Things are going pretty well right now for Now In Store, the Montreal-founded startup that previously went through the FounderFuel accelerator program as a wholesale marketplace connecting fashion buyers with brands.
They graduated FounderFuel back in the fall, did their demo day and never ended up raising any capital. But an application sent in to the Canadian Technology Accelerator, a Canadian government-sponsored program in New York City, ended up pushing them down the right path.
The Consulate General in New York established a Canadian Technology Accelerator in New York City in 2012 to help Canadian digital media companies access key resources (funding and customers) in the US market. Those companies that get accepted spend four months working out of free office space at Grind and receive mentorship and entry into the New York community through events. About 50 companies have been accelerated through the program now, and Now In Store joined the January-May cohort earlier this winter, with CEO Charles Brun heading to the Big Apple.
He said the four-month stay, which will end in early May, has been nothing short of effective for his business. And he thinks its just not known by enough people.
“The fact that New York is really growing strongly in terms of its tech focus and in terms of the whole community there, it has been really good. A lot of people are still not aware of it.”
For Brun it was the perfect trip. He said over meetings with dozens of investors the team realized what could be more effective. Now In Store had already transitioned from the wholesale marketplace to an app that allowed brands to automatically showcase their products in a portfolio. During the New York stay, it further pivoted to a platform that helps business create marketing content, by leveraging the data from online stores.
“We connect to your Shopify store, we import your thousands of products and the data points associated with them and we create smart marketing products built to optimize click throughs, sales and conversions,” Brun told BetaKit. “The product has neatly positioned itself as a marketing platform for small and medium-sized businesses (SMBs), leveraging smart data, and its going really well now.”
Now In Store now has 8,500 SMBs using the platform, growing by 20 percent month-over-month. The startup has been featured on Shopify and it has been in the top five Etsy apps for the past six months. “It gives us credibility and when you finally have this product market fit you’re more comfortable to go ask investors for money.”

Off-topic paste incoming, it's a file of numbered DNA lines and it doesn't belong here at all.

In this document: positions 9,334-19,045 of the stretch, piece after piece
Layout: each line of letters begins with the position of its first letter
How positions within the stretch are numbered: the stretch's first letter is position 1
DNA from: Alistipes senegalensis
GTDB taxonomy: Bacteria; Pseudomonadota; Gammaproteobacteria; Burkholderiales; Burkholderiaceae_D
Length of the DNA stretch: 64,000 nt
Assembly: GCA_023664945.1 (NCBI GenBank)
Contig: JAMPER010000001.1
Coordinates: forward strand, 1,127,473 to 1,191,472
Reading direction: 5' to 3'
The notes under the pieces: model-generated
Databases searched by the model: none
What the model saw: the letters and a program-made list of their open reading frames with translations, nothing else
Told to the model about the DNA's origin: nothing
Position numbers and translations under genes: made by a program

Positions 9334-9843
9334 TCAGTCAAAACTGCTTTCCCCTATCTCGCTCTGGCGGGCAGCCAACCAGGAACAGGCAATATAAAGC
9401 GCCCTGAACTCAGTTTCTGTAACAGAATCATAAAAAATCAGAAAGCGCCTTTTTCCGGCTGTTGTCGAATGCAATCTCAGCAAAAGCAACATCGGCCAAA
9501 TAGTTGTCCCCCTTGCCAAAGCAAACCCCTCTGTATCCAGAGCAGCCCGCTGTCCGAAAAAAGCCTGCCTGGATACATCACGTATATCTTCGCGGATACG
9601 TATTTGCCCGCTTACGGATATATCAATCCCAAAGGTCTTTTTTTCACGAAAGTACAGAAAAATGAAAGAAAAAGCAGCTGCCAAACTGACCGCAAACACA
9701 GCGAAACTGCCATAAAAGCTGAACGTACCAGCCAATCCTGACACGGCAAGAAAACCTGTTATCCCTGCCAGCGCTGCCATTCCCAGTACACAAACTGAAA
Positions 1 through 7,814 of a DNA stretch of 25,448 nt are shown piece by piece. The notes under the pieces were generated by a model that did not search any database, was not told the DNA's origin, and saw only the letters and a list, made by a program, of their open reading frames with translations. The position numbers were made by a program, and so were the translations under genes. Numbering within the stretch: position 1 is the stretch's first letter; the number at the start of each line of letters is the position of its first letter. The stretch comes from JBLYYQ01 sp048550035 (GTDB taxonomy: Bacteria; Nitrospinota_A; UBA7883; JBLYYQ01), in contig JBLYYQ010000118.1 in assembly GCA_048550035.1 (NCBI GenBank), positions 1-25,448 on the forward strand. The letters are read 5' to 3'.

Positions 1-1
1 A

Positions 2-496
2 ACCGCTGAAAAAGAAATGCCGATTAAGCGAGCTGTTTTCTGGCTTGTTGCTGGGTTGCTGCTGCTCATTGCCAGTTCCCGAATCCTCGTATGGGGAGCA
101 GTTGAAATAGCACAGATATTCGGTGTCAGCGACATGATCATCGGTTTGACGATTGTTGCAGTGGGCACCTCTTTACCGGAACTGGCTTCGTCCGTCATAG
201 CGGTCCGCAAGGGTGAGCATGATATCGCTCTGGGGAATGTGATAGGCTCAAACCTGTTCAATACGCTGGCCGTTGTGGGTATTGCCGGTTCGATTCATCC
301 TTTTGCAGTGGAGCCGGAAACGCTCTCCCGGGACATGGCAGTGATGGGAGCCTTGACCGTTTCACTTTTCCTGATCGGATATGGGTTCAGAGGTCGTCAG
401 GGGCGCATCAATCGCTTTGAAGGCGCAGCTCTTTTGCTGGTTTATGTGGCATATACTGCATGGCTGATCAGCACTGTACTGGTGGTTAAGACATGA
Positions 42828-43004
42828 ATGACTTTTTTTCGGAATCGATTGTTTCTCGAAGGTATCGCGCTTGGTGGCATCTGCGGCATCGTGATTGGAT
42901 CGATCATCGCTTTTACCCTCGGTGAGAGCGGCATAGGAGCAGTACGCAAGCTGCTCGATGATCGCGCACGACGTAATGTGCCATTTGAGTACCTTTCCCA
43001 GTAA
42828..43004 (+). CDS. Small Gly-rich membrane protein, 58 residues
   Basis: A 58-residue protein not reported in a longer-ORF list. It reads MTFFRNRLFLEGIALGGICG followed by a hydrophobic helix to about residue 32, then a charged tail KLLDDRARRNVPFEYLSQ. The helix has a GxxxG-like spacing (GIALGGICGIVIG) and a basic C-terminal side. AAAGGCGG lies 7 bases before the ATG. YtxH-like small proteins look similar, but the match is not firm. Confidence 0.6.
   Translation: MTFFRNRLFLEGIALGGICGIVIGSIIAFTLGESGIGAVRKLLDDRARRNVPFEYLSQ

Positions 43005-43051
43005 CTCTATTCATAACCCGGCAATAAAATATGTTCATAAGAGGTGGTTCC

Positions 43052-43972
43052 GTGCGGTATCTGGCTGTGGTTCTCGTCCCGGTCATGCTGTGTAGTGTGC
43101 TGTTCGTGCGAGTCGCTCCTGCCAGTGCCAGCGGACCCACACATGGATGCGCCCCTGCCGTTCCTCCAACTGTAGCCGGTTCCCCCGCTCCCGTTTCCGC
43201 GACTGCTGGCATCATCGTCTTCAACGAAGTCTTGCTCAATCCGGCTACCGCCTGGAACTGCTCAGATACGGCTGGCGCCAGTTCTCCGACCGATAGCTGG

But heading to a four-month accelerator program that doesn’t provide any seed capital could be a financial issue. The CTA only takes in startups that can sustain themselves financially for four months in New York (and are actually generating sales). The program provides the office space and networking, but no cash.
For Brun it was a no-brainer. He saw it as an investment.
“Yes, life in New York is much more expensive, but I think its essential for all companies in Canada to have a US fundraising strategy, and also I think its important in general to have a US presence,” said Brun. “Being here for four months has made me realize how important it is. Without a presence, investors are asking, ‘why should I invest in you?’ ‘How do I know you?’”
Jay Parmar ended up going through both CTA programs, in New York and in San Francisco. The CEO of Picatic, a custom event platform, said the experience was “phenomenal” for his company, particularly in gaining insights about how his space worked, and how his competitors were doing things. “It’s a really good place to go out there and get a marketplace, if you really want to be close to the US.”
He said it was an opportunity to build relationships and even gain new customers, and it gave new insight about what it means to be a ‘big fish’. “The analogy I like to give is, you can be a great hockey player in Guatemala, but when you come to Canada it’s a different game.”
For Brun, things are winding down in New York as the CTA program comes to a close early next month. But his fundraising ambitions are looking up: he couldn’t reveal how much, or when a round would be revealed, but he did confirm that Now In Store is about to get funded.